In the smaller room, small canvases presented as a series play with different ways of looking and modes of relationality. Displayed perpendicular to both Dreamcatcher and Shona Boy with Dove, these larger paintings repeat images in negative. Titled Speaking in Tongues (2019), this series addresses the construction of self and community in the digital domain and the particularities of the archive as both a physical and digital entity. Across these canvases are images of the famous stone formations of Zimbabwe, sandstone sculptures – abstract and figurative – church congregations, more plants, images from family archives painted in negative, and numerous references to livestock – live and after slaughter, from stylised illustrations. Nudes of two women together subtly introduce the question of queer life in Hwami’s imagining of home. Along with the paintings in negative, other canvases refer to analogue photography through consuming red hues that evoke safe lights and the emergence of the image through photochemical process. Questions are raised about the production, and reproduction, of images, of ideas. What does it take to make things real? From dreaming, to ritual, to painting, to photographic image-making, question of technique, technology and efficacy are repeated, bringing to mind the question of the legitimacy of these different technologies.

Kudzanai-Violet Hwami, (15,952km) via Trans-Sahara Hwy N1, 2019. Installation view, Gasworks. Commissioned by Gasworks. Photograph: Andy Keate. Courtesy the artist and Tyburn Gallery

The title Speaking in Tongues is also an allusion to the question of legitimacy. It asks what is acceptable or permissible as proof when different world views come into contact. The stone sculptures, central to Shona material culture, can be read as an antithesis to the violence, erasures, and hypocrisy of the settler-colonial project. 10 They also speak to proof, proof of an ancient civilisation denied by the colonial imagination, even when presented in stone. Additionally, by using this title, Hwami puts a mode of communication belonging to the world of spirits, ancestors, and mediums into correspondence with the forms of digital communication and socialisation. In doing this, the series opens up our understanding of the non-local world, of closeness without proximity, both temporal and spatial.

Throughout the show, various temporalities not easily discernible from each other are mixed. The paintings reflect on the sense of being situated out of time when ones land has been settled, and on the rejection of linearity and the limits of the physical body in many non-Western world views. Often speaking of her work in relation to the history of Afrofuturism, what Hwami does in this show presents a plastic time, stretchable and prophetic, as well as a state of recomposition, at the heart of Afrofuturist thought. Hers is a time that accounts for multiple times: the now of Zhawi’s words, of ‘Flesh and Blood…’, and ‘Home is…’; the now of the exuberance of the Bira ceremony; the timelessness of mourning; the eternity of ancestors; the slow listening to elders and the fast pace of Instagram. Through her compositions, multiple pasts, futures, dreams, and documents are woven together, across generations and between the living and the dead, to retell home, not as place, but as a generative posture for temporal navigation.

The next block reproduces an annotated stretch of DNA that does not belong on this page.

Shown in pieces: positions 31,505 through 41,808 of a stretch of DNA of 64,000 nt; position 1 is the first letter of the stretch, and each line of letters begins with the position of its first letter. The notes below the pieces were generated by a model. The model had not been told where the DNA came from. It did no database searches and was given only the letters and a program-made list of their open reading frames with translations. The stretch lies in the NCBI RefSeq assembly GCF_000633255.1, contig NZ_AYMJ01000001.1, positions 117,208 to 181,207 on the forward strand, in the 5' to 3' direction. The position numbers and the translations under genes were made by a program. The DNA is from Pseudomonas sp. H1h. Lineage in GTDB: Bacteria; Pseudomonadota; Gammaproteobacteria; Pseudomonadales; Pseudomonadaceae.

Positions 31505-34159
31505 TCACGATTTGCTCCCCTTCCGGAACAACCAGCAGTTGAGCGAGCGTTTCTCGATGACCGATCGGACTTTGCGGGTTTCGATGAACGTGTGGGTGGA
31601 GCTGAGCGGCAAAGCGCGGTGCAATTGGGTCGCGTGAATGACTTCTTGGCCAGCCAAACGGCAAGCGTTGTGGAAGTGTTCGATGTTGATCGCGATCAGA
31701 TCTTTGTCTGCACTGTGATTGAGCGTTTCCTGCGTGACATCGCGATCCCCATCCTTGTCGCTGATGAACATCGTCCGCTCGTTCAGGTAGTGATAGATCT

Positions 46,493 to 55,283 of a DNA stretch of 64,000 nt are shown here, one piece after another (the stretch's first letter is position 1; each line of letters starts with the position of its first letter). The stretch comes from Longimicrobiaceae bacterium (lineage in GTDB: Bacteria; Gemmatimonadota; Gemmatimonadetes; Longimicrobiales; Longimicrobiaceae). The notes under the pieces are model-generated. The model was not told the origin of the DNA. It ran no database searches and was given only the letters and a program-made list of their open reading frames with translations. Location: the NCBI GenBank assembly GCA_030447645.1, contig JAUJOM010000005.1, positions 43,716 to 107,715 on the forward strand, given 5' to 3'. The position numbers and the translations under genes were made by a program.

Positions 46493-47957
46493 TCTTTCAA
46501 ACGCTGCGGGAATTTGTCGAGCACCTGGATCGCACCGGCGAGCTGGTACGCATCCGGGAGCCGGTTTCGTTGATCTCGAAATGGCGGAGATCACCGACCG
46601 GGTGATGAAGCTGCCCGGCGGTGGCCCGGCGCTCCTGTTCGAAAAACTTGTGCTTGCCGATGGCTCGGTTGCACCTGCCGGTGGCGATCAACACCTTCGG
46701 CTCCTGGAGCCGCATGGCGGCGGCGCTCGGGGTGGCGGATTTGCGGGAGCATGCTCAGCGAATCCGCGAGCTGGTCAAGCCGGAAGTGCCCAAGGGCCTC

• Kudzanai-Violet Hwami, ‘(15,952km) via Trans-Sahara Hwy N1’, Gasworks, London, 19 September–15 December 2019.
  • Panashe Chigumadzi, These Bones Will Rise Again, La Vergne: The Indigo Press, 2018, p. 63
  • ‘South X South East: Performance by Belinda Zhawi’ at Gasworks, London, 7 November 2019.
  • Mark Fisher, ‘The Metaphysics of Crackle: Afrofuturism and Hauntology’, Dancecult: Journal of Electronic Dance Music Culture, 5(2), 2013, pp. 42-55.
  • Tiona Nekkia McClodden, ‘TEXAS ISAIAH: TIONA NEKKIA MCCLODDEN ON TEXAS ISAIAH’, Artforum International, Summer 2018, available at (last accessed 16 April 2020).
  • Mbuya is the female form of Sekuru, meaning female elders, aunties, grandmothers or ancestresses in Shona.
  • Panashe Chigumadzi, These Bones Will Rise Again, La Vergne: The Indigo Press, 2018, p. 63
  • As told by the artist in ‘Interview with Kudzanai-Violet Hwami: (15,952km) via Trans-Sahara Hwy N1’ [online], available at (last accessed on 11 February 2020).
  • Ashon Crawley,’I Dream Feeling, Otherwise’, ArtsEverywhere [online journal], 18 November 2016, available at (last accessed on 2 December 2019).
  • The country itself is named after the ancient structures of Great Zimbabwe or ‘great house of stone’, which the colonial regime denied could have been made by people of African origin, despite its location and insurmountable evidence